In this thesis, the lattice Boltzmann (LB) method for transport phenomena is combined with the simulated annealing (SA) algorithm for digitized porous media reconstruction to study fluid flow and heat transfer in random porous media. It is noted that in contrast to previous studies which simplify porous media as arrays of regularly shaped objects or effective pore networks, the LB+SA method in this thesis can model statistically meaningful random porous structures in irregular morphology, and simulate pore-scale transport processes inside them.
To be specific, this thesis applies the SA algorithm to construct digitized random porous structures based on limited but meaningful statistical morphological information, which is defined either by analytical formulas or experimental samples. Then the LB models are applied to simulate isothermal fluid flow, heat conduction and heat convection in these digitized representations. The results of simulations in this thesis demonstrate that the LB+SA numerical strategy can well resolve pore-scale fluid transport details in random geometries, which is far beyond the common simplifications of real porous media as arrays of regular-shape objects. More significantly, the upscaling averages over the computational volumes and the related effective transport properties were also computed based on these pore-scale numerical results. Good agreement between the numerical results and theoretical predictions or experimental data at REV-scale was found. Moreover, this multiscale approach reveals the intrinsic links between porous structure characteristics to pore-scale and REV-scale fluid transport features. It evidences how the irregular geometries impact the flow and heat transfer processes, and presents unusual phenomenon of occlusion in percolation which cannot be manifested in simplification of porous media as arrays of regular-shape objects.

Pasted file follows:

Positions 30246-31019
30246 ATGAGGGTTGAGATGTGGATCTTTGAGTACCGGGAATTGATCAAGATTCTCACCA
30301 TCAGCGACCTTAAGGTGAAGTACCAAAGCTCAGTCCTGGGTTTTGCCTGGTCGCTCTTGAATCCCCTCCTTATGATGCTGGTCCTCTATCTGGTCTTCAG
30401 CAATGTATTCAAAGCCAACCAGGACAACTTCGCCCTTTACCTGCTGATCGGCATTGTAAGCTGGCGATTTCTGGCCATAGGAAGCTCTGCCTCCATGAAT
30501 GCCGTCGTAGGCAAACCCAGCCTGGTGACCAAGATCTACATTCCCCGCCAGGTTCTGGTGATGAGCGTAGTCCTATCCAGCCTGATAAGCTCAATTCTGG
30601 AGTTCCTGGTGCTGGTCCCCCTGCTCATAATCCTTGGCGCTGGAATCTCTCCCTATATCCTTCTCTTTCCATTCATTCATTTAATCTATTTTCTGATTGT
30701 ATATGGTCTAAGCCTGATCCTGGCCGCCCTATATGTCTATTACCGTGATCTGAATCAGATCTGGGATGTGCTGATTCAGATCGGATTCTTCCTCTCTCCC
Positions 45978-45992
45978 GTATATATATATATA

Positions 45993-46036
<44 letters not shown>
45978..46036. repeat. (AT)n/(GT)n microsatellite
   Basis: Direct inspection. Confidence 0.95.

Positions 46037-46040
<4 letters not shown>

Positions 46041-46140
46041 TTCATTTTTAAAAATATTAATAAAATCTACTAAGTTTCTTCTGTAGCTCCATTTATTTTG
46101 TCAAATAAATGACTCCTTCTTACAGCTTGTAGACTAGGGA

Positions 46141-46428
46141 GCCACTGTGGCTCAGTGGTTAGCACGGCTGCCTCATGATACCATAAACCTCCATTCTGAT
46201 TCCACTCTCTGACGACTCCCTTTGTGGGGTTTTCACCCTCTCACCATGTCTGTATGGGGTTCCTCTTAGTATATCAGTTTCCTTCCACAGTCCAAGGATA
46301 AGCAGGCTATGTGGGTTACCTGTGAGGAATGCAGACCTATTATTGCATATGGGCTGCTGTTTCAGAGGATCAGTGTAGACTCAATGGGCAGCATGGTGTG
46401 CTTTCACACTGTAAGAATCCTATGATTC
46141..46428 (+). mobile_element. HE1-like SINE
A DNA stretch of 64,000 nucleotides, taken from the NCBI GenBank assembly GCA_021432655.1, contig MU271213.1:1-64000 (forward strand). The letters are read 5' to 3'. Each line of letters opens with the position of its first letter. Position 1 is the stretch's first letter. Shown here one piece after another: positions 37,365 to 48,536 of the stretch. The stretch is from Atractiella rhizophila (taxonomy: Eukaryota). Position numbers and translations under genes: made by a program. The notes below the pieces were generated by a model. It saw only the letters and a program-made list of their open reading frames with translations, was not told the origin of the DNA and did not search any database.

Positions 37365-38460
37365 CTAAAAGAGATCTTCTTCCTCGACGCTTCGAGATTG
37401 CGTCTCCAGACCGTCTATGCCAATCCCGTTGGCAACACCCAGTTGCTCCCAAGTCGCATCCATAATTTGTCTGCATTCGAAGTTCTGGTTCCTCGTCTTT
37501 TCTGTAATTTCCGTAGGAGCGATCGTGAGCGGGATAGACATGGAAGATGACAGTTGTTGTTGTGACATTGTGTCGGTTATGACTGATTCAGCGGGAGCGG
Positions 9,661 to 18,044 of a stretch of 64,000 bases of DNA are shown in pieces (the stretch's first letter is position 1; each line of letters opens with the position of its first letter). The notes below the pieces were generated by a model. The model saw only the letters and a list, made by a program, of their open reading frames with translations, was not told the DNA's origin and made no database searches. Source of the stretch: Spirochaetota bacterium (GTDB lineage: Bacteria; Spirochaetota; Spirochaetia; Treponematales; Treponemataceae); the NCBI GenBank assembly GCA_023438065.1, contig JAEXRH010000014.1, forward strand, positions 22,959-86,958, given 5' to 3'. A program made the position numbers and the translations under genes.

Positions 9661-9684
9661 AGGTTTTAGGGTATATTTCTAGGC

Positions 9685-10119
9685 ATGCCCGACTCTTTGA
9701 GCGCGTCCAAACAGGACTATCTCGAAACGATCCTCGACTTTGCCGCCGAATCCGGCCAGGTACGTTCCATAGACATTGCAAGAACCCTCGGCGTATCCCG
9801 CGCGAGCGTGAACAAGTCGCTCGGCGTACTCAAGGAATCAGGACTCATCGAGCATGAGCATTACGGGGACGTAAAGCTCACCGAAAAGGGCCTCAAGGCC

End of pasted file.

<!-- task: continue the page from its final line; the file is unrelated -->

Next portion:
The numerical simulations in this thesis demonstrate a combination of the LB method with the SA algorithm is a viable and powerful numerical strategy for simulating transport phenomena in random porous media with complex geometries at pore-scale.
|Date of Award||10 Nov 2018|
- Univerisity of Nottingham
|Supervisor||Yong (Sean) Shi (Supervisor) & Yuying Yan (Supervisor)|